The Research Option - A Bridge to Graduate Study and Beyond

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Dianne K Palladino
Georgia Tech Alumna, Psychology '08
Doctoral Student at Carnegie Mellon University - Social and Health Psychology

Planning to attend graduate school can be a daunting activity. It can take months, or even a year or more, to collect everything necessary to complete a successful application. Sometimes even the most qualified are not admitted due to budget constraints and factors that are based little on the application credentials. It can be frustrating for students, but participation in the Research Option at Georgia Tech gives students an added advantage. This benefit applies not only to applying to graduate school, but also to success in a graduate program and beyond. I was part of the second group of students at Georgia Tech to complete the Research Option requirements, and I have found the experience instrumental in shaping who I am today.

There are many specific ways the Research Option helped with my personal and intellectual growth while at Georgia Tech. First, the process of discovering information about different faculty members and their research interests provided opportunities to practice my networking skills and led to quite a few strong relationships with faculty and other graduate students that I expect will continue far into our careers. This not only helped with my ability to obtain strong letters of recommendation for graduate school, but also will contribute to a strong professional network - something that is critical for emerging research scientists. Another advantage of working in a lab with current graduate students is that they have been through the admission process and have experienced time as graduate students. Their knowledge about how things work and their advice was extremely helpful as I made decisions regarding my graduate school plans. Participating in research hands-on was also the best way to confirm my passion. I knew without a shadow of a doubt that I had chosen the right career for me through my work in the lab. Others may find out that research is not for them, and that is just as valuable! I learned about the nuts and bolts of research hands-on, and was able to complete several projects from conception to publication and presentation. I was also fortunate enough to have been awarded both a President’s Undergraduate Research Award (PURA) salary grant and a PURA travel grant, which enabled me to get paid for the summer to do my research, and then to travel to a conference to present one of my papers. All of these activities provided a taste of what academic life would be like in the future, and the experience was invaluable to me.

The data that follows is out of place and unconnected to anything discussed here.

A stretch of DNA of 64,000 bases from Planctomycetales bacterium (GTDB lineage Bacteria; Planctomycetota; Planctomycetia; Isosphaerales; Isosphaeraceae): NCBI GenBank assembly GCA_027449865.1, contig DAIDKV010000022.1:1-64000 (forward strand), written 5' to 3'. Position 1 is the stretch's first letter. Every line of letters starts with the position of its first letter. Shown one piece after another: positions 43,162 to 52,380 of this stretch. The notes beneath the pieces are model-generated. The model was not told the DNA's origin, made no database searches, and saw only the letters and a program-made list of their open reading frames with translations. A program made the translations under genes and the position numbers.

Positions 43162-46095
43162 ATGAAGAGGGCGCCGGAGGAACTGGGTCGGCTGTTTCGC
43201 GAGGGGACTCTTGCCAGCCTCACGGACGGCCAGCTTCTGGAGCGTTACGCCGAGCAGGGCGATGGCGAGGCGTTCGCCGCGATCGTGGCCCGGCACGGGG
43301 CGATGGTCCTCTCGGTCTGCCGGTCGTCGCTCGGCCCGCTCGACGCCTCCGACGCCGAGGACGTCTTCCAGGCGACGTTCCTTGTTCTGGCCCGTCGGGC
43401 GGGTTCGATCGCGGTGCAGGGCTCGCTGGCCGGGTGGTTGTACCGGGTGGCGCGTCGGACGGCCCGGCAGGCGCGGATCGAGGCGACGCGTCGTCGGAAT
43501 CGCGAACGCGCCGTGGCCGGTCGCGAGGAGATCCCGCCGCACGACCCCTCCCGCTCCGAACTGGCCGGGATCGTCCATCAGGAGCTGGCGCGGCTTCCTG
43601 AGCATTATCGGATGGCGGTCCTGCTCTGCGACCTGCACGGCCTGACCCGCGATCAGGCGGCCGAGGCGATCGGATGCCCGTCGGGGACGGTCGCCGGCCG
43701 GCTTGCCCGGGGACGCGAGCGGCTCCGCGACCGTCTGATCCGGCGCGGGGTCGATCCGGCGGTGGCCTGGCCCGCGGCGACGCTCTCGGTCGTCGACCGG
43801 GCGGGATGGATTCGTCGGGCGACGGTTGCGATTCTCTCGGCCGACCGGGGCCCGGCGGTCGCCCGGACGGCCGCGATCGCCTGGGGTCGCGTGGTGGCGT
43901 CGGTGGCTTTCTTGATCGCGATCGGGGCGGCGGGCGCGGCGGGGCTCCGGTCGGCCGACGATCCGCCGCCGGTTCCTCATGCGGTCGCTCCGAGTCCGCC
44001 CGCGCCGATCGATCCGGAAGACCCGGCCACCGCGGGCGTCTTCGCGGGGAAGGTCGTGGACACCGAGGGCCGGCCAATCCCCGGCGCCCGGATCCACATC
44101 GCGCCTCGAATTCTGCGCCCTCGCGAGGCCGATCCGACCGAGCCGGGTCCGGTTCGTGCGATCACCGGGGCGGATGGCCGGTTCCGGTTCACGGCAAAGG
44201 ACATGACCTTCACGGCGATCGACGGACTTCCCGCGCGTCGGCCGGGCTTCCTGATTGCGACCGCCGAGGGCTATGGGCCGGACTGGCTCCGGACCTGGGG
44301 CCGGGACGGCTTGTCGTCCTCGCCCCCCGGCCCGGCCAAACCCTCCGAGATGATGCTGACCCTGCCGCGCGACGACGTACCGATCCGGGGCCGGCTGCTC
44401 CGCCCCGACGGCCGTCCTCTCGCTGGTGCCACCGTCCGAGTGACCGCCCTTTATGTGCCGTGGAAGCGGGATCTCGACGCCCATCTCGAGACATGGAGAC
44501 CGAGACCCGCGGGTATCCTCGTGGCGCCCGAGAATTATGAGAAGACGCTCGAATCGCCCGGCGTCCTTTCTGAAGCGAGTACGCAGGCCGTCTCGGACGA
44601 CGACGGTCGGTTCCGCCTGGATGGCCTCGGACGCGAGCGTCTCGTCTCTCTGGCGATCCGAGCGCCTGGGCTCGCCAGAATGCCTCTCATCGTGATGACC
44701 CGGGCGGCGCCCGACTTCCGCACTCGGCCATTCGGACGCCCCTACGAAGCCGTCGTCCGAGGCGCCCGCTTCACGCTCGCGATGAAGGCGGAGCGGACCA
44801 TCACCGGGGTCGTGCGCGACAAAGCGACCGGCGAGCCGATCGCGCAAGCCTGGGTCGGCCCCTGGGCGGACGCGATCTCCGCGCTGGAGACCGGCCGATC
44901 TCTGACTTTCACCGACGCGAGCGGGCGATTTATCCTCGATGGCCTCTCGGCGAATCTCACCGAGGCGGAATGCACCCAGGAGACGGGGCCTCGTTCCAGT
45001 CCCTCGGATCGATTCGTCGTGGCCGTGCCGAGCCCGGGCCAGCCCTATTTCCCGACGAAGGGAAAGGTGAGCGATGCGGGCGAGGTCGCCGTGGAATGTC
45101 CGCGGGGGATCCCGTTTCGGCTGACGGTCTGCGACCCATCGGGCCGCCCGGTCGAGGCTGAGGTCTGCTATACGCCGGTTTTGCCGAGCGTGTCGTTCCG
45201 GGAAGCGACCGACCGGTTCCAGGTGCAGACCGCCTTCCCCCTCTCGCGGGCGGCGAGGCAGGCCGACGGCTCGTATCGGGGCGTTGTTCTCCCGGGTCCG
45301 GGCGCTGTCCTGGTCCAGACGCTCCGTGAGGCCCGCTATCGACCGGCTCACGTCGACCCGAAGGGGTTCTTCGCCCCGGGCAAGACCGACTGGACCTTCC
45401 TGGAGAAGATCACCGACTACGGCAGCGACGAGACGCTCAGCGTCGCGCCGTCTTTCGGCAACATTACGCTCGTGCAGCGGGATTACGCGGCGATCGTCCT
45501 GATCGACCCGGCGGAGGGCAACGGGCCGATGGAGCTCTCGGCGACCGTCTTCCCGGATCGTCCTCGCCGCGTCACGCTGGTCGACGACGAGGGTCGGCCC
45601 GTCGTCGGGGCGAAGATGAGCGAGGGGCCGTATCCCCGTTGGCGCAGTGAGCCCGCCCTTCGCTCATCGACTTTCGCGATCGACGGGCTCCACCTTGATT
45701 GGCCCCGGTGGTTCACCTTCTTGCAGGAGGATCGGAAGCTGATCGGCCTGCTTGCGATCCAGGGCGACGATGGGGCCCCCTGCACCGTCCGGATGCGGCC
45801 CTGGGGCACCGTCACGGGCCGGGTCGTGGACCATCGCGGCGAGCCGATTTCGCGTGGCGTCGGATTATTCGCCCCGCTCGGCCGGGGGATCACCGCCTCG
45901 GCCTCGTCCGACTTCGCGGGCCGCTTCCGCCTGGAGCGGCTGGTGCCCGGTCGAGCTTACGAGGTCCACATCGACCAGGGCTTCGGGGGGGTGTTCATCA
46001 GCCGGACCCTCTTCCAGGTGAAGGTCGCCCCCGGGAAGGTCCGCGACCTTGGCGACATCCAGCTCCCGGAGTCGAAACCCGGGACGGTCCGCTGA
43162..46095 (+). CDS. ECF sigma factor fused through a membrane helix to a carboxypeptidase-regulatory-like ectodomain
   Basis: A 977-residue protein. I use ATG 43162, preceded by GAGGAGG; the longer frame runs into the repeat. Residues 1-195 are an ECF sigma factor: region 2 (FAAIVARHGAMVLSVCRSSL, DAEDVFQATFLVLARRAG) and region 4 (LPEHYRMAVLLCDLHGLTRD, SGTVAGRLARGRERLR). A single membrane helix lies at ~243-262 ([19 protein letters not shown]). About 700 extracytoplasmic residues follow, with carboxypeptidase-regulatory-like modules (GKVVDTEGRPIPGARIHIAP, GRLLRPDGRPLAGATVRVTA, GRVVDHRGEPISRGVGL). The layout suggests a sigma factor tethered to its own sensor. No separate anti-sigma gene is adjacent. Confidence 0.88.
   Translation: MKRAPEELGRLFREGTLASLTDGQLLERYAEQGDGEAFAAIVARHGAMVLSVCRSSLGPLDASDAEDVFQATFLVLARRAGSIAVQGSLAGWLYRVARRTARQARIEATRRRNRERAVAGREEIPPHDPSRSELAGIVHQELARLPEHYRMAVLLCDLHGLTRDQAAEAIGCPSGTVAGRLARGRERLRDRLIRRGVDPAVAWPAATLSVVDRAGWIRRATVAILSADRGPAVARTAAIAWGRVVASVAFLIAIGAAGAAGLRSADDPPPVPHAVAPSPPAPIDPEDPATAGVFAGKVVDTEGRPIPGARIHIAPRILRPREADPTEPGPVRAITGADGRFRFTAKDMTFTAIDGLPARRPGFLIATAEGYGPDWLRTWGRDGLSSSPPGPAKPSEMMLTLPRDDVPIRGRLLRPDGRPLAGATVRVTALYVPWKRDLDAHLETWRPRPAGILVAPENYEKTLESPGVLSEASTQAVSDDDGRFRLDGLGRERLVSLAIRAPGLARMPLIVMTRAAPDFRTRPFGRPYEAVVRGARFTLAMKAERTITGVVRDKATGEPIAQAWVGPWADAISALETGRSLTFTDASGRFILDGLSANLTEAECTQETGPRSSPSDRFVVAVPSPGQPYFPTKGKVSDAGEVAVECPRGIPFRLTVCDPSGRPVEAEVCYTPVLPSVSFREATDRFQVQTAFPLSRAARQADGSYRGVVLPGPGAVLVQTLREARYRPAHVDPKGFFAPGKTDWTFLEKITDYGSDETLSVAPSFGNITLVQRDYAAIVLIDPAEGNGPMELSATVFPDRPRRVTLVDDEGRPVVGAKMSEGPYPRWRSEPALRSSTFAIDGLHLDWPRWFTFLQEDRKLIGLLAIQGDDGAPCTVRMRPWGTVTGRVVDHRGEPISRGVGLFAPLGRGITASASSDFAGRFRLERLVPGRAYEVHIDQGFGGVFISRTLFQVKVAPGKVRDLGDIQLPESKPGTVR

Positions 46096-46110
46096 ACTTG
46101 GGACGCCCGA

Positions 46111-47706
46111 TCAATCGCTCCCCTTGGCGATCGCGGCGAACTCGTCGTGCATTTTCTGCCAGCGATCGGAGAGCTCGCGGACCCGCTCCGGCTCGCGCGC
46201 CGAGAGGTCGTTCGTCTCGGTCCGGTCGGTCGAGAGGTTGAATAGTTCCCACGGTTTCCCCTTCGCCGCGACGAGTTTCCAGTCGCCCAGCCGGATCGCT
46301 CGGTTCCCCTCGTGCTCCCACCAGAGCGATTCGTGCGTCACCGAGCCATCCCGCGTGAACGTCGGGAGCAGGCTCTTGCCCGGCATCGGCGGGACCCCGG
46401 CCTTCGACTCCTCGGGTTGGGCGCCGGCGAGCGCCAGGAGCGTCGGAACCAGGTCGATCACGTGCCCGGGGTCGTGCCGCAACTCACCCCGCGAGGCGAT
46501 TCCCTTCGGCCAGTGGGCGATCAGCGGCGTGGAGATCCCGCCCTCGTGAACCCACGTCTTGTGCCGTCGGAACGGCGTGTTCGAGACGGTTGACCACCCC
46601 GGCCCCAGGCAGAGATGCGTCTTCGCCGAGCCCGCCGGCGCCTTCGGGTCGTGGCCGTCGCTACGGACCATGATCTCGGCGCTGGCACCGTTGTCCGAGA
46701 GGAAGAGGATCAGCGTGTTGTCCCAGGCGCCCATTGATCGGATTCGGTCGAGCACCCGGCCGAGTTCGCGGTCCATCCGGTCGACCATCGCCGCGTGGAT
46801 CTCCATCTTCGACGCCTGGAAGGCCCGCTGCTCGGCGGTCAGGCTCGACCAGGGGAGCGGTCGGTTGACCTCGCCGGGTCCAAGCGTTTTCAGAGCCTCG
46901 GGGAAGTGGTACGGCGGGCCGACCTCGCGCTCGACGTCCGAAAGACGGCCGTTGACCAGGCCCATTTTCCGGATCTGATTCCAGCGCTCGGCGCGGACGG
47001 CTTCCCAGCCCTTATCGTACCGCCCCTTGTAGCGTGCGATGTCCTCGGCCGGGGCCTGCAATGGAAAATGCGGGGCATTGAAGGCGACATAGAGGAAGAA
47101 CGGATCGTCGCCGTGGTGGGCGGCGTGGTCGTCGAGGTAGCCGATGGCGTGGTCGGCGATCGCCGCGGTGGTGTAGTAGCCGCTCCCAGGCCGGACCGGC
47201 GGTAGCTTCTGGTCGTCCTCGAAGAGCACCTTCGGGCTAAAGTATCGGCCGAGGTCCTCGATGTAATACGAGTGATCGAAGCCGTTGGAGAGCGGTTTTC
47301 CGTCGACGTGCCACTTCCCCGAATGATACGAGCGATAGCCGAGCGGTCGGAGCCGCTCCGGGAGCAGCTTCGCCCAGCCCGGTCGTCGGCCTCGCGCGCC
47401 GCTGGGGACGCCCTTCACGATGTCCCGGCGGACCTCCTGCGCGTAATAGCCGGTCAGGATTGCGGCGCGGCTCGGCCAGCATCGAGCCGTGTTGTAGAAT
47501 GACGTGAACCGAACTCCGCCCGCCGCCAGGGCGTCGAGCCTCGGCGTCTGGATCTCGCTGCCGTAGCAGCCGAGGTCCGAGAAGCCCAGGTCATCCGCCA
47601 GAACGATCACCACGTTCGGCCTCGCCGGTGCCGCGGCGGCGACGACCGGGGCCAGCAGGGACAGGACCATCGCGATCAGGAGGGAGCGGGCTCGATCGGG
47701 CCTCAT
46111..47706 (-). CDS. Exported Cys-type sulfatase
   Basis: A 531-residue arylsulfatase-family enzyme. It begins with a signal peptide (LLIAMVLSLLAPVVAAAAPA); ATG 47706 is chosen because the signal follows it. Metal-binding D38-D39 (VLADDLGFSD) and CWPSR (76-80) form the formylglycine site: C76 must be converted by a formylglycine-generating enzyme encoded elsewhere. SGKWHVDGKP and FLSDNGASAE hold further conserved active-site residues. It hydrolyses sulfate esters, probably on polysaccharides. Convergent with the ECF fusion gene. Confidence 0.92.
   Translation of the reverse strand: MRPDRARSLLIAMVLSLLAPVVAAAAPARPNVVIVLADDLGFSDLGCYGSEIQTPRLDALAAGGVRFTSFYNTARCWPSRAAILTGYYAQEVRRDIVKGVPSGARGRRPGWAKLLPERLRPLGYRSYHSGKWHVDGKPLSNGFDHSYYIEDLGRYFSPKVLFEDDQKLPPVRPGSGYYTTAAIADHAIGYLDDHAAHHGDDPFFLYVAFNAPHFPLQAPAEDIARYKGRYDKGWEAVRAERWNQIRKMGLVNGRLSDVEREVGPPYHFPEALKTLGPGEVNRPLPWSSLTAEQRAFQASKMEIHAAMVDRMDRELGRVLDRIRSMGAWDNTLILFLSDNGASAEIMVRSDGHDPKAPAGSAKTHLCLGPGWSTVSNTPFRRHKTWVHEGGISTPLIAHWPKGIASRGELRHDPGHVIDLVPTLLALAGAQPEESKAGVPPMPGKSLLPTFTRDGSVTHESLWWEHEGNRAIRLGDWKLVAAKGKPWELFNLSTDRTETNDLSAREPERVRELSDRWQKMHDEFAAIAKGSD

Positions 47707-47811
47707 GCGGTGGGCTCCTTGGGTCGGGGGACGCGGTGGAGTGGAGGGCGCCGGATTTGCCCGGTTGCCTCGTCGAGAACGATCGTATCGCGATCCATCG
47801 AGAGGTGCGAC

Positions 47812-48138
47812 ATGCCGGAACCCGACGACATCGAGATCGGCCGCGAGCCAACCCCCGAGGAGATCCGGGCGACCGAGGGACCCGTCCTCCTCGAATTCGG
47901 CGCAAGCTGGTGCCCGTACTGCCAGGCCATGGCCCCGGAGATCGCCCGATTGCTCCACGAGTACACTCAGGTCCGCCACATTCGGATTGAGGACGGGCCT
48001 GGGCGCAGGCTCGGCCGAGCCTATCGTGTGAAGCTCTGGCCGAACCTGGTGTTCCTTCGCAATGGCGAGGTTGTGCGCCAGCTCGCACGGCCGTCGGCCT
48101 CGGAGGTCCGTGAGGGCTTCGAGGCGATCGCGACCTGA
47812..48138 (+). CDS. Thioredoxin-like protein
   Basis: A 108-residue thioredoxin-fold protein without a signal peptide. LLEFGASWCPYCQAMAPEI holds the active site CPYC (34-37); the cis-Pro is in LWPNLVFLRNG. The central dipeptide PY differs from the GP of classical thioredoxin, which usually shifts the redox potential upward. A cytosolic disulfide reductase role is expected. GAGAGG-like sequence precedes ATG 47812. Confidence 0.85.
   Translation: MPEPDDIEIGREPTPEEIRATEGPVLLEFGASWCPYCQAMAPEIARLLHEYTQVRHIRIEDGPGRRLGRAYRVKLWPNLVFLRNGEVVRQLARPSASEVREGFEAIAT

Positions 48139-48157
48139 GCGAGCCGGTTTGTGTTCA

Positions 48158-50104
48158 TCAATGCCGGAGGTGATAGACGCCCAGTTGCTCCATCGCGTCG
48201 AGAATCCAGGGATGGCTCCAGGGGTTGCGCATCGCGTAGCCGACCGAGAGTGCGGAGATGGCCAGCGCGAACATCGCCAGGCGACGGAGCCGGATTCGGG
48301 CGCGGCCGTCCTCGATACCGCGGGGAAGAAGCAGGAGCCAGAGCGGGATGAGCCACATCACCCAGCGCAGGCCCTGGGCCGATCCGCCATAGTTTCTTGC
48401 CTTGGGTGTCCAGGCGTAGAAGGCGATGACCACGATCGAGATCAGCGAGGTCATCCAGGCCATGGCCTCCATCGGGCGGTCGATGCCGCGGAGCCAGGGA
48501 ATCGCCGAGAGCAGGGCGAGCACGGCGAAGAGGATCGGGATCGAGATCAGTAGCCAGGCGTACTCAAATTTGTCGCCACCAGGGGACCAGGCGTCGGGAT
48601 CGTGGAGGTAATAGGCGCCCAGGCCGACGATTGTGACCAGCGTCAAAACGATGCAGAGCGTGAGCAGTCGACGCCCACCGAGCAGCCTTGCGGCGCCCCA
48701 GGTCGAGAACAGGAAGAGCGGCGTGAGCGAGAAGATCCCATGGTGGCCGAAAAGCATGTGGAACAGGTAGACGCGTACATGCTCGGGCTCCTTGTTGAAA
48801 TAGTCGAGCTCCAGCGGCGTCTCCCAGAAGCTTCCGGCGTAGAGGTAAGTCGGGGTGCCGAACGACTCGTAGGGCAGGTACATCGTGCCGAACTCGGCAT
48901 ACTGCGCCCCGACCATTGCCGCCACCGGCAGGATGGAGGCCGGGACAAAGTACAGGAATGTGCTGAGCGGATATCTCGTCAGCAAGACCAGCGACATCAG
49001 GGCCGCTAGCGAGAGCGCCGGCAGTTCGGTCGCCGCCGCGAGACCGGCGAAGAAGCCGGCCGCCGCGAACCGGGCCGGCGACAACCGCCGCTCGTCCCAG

The Research Option requires additional writing classes that are also very useful. My class was a small group comprised of students from all disciplines offered on campus. Since much of my work today is interdisciplinary in nature, it was valuable for me to learn about the different perspectives, cultures, requirements, and even formats of various fields, and I gained an appreciation for what types of challenges others faced when disseminating their research. I left with a strong "community" feeling toward research, which I hold today as I work with large groups of psychologists, doctors, nurses, statisticians, economists, engineers and others. It helps me take advantage of the differences among research disciplines, rather than be frustrated by them. The class also assisted with scientific writing skills, and this led to a better quality senior thesis for all of us - many of which ended up being published in peer-reviewed journals. I am certain that all of these experiences afforded by the Research Option program were critical to my successful admission to the graduate school of my choice.

Most importantly, the true test of a program’s success is whether or not it propels students into the future with a competitive advantage. For me, this was definitely the case! I worked as a researcher for a year before attending graduate school, and consequently, I have hit the ground running. I not only have the technical, theoretical, and statistical skills to be productive right away, but I also have had extensive time to think about my strengths and weaknesses as well as my interests and those things that I will leave for others to discover. I have had time to formulate many research ideas of my own, because I have spent time in the lab with experienced researchers, both faculty and graduate students, from whom I learned on a daily basis before I left my undergraduate studies. The Research Option was the most valuable experience I had at Georgia Tech. I strongly recommend it for all students, if not to prepare for a future job in research, then to prepare for a rewarding professional career.


  • Workflow Status: Published
  • Created By: Rachael Pocklington
  • Created: 10/07/2009
  • Modified By: Fletcher Moore
  • Modified: 10/07/2016


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